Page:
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The new heart of Africa

Small miracles abound in iSimangaliso, a thriving wetland in South Africa’s Zululand. With the Indian Ocean at its fringes and eight interlinking ecosystems, it’s no wonder savvy travellers view this UNESCO-listed park as the next big beach-and-safari destination.

The new heart of Africa
Image: Getty

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“Please take care and be on the lookout for hippopotamuses and other wild animals at all times as they are known to roam freely in and around the town of St Lucia,” warns my welcome letter at Lidiko Lodge. We encounter no hippos on our evening strolls, but they reside in their hundreds on Lake St Lucia.

I’m in South Africa’s iSimangaliso Wetland Park in northern KwaZulu Natal province — a land of coastal dunes, coral reefs and curious swamps. Translating as ‘miracle’ in Zulu, ‘iSimangaliso’ is a fitting name for this 820,390-acre wetland park — the miracle is its very existence. In the late 1980s and early ’90s, it came under serious threat when a multinational company planned to mine St Lucia’s dunes for titanium. It was only after half-a-million citizens signed a ‘no mining petition’, that the new government enforced a total ban.

Then, in December 1999, iSimangaliso became South Africa’s first UNESCO World Heritage Site. In the post-Apartheid era of reconciliation and nation-building, this sent out a clear signal: the region needed protecting and promoting. When Nelson Mandela visited the park in 2002 to mark the re-introduction of elephants to the Eastern Shores of Lake St Lucia, he declared: “There can be no better icon for the holistic approach we are taking to conservation than the development of this park.” Ten years on and its iconic status looks as rock-solid as Mandela’s with the launch of a host of projects creating a sustainable future for the park based on community partnerships between commerce and local people.

Flying into the tiny airport at Richards Bay, north of Durban, the town of St Lucia is our first stop on a road trip through the iSimangaliso Wetland Park (formerly Greater St Lucia Wetland Park). This huge expanse of eight interlinking ecosystems includes coastal forest, Indian Ocean beaches and open savannah, right up to the Mozambique border, 150 miles away.

“The authorities removed commercial plantations and rehabilitated the land,” explains Thandi Shabalala, of the iSimangaliso Wetland Park Authority. “Elephant, wild dog, cheetah, oribi, black and white rhino, and buffalo have all been reintroduced. They also encouraged local communities living round the wetlands to benefit.” But what makes iSimangaliso stand out is its variety — there are also 137 miles of coast, pristine diving at Sodwana Bay, more than 500 bird species, most of South Africa’s remaining swamp forest and all its mangrove species plus 25,000-year-old coastal dunes.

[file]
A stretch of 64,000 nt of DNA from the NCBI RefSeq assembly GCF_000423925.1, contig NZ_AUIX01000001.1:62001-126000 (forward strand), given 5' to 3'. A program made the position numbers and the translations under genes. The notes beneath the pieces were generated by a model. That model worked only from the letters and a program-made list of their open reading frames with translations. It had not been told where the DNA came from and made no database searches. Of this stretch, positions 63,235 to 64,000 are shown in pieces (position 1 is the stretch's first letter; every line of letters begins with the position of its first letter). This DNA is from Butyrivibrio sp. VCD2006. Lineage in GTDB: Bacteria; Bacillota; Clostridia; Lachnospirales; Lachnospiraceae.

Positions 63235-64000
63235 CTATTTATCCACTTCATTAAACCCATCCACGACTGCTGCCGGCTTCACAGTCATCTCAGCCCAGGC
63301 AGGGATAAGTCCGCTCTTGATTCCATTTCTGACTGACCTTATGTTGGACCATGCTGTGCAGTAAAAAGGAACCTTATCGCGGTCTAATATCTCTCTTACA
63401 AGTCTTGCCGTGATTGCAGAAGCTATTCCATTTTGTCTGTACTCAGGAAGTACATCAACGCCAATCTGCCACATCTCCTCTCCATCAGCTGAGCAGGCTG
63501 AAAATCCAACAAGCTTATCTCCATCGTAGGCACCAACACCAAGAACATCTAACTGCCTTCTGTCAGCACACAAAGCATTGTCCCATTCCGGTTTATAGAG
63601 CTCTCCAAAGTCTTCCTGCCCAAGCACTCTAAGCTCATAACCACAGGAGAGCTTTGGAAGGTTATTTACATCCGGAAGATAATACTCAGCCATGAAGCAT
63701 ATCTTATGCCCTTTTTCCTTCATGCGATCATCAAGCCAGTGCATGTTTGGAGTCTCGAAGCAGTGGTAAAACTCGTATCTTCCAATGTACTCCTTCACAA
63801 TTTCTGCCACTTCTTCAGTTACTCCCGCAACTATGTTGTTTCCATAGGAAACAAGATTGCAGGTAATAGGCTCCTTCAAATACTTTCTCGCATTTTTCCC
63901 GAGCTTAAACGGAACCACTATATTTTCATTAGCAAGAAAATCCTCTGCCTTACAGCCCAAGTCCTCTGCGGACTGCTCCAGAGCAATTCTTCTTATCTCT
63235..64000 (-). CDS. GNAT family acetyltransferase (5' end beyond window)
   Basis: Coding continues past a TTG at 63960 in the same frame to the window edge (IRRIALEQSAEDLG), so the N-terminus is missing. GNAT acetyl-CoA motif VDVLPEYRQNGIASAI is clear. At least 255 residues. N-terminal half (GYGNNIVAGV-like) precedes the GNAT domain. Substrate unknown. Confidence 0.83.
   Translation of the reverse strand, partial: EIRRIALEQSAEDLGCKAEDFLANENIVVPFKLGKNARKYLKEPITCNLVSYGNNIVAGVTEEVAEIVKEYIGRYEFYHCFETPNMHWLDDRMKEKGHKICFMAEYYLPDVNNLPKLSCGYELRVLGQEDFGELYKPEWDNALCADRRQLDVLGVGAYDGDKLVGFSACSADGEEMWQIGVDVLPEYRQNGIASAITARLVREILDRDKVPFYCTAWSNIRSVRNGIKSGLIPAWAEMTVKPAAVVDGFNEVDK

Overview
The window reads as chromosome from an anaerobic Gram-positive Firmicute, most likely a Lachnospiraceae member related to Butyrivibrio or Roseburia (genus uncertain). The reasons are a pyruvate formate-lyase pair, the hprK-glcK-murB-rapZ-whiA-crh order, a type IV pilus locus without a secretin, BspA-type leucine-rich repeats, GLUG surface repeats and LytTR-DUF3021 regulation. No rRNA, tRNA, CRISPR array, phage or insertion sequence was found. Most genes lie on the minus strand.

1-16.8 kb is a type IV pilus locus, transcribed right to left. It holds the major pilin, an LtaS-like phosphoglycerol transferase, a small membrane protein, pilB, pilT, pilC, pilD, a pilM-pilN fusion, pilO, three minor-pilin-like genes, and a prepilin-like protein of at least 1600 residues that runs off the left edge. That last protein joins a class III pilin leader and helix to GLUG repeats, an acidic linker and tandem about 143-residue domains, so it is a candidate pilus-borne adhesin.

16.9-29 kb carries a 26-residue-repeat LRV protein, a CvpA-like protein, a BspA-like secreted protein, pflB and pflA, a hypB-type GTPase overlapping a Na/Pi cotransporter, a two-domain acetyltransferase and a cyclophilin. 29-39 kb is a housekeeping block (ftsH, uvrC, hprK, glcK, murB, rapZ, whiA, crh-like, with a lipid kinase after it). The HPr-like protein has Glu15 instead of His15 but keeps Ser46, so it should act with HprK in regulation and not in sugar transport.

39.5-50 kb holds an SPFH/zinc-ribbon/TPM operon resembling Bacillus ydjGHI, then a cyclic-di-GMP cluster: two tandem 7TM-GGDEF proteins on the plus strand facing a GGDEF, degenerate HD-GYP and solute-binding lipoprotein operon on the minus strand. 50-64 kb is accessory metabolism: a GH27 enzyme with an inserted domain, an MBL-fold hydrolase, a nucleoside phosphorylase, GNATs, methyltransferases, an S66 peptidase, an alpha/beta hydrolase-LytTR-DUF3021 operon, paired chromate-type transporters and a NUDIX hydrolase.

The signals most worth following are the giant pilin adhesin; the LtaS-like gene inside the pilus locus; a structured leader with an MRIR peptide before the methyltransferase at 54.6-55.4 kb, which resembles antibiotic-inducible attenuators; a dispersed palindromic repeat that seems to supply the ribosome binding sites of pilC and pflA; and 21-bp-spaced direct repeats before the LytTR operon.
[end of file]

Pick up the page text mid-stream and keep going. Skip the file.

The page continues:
Nature dictates here, just as it should. Lake St Lucia, South Africa’s largest estuary is home to around 800 hippo and 1,200 Nile crocodiles. Those figures seem reason enough to decline a kayaking invite, yet I find myself paddling along the still, early morning waters, heart pounding like a drumming band, unlike my inexplicably unfazed travelling companion who seems as confident as our guide. Floating logs a few feet away suddenly wink, causing me to draw in sharp breaths — some of these crocodiles basking in the morning sunshine are seven feet long. After these encounters, holding a hissing baby croc later that day at St Lucia’s Crocodile Centre — dedicated to research and breeding — seems a doddle.

It’s just as satisfying to admire them from a distance, on a sunset cruise, one hand on the camera, the other wrapped around the daily G&T sundowner. Around us, hippos raucously growl, yawn and snort, while crocodiles doze in the late-afternoon warmth, occasionally casting a beady eye around their territory. African jaçanas (known as ‘Jesus birds’ for their ability to seemingly walk on water) flit around in the distance as we watch the fiery red sun disappear slowly, then all too swiftly, into the horizon. Evenings in St Lucia are lively but low-key, whether chowing down in pizzeria/bar Reef & Dune or enjoying carnivorous espetada kebabs in Portuguese-Mozambican restaurant Braza, which serves up tasty halloumi for my herbivorous companion.

The good life is easily attainable here. Cape Vidal, 22 miles from St Lucia, is a stretch of undeveloped white-sand beach, ideal for lazy afternoons or bodysurfing on the Indian Ocean waves. Advantage Tours operates whale-watching excursions here — one of two boat-based operators permitted within 50 metres of whales. I’m here in November, one of the last chances to catch the migratory creatures. The waters are choppy, and as we prepare for launch, the captain’s commands are clear. Gesturing to the boat’s interior, he tells us: “This is inside the boat… That,” he says, pointing to the ocean, “is outside. If you feel rough, aim correctly.” He’s not joking. Green faces are as common a sighting as humpback whales, but every glimpse of a breaching beauty is worth 10 bouts of nausea.